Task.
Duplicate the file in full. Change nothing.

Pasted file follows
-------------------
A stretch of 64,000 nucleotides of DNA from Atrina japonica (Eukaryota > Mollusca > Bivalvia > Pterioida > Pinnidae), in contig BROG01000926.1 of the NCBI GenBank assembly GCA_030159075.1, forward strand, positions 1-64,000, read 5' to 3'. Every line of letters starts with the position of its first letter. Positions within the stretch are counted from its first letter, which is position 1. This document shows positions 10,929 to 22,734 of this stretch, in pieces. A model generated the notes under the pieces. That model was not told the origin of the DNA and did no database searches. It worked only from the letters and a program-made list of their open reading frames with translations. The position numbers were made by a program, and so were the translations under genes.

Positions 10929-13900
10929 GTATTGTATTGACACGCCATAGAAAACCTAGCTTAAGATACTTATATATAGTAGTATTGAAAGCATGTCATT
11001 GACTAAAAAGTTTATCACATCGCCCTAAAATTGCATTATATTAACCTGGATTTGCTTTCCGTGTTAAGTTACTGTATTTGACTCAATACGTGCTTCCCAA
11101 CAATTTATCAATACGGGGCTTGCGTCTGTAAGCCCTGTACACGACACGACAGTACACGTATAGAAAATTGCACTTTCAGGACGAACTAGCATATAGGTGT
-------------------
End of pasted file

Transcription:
A stretch of 64,000 nucleotides of DNA from Atrina japonica (Eukaryota > Mollusca > Bivalvia > Pterioida > Pinnidae), in contig BROG01000926.1 of the NCBI GenBank assembly GCA_030159075.1, forward strand, positions 1-64,000, read 5' to 3'. Every line of letters starts with the position of its first letter. Positions within the stretch are counted from its first letter, which is position 1. This document shows positions 10,929 to 22,734 of this stretch, in pieces. A model generated the notes under the pieces. That model was not told the origin of the DNA and did no database searches. It worked only from the letters and a program-made list of their open reading frames with translations. The position numbers were made by a program, and so were the translations under genes.

Positions 10929-13900
10929 GTATTGTATTGACACGCCATAGAAAACCTAGCTTAAGATACTTATATATAGTAGTATTGAAAGCATGTCATT
11001 GACTAAAAAGTTTATCACATCGCCCTAAAATTGCATTATATTAACCTGGATTTGCTTTCCGTGTTAAGTTACTGTATTTGACTCAATACGTGCTTCCCAA
11101 CAATTTATCAATACGGGGCTTGCGTCTGTAAGCCCTGTACACGACACGACAGTACACGTATAGAAAATTGCACTTTCAGGACGAACTAGCATATAGGTGT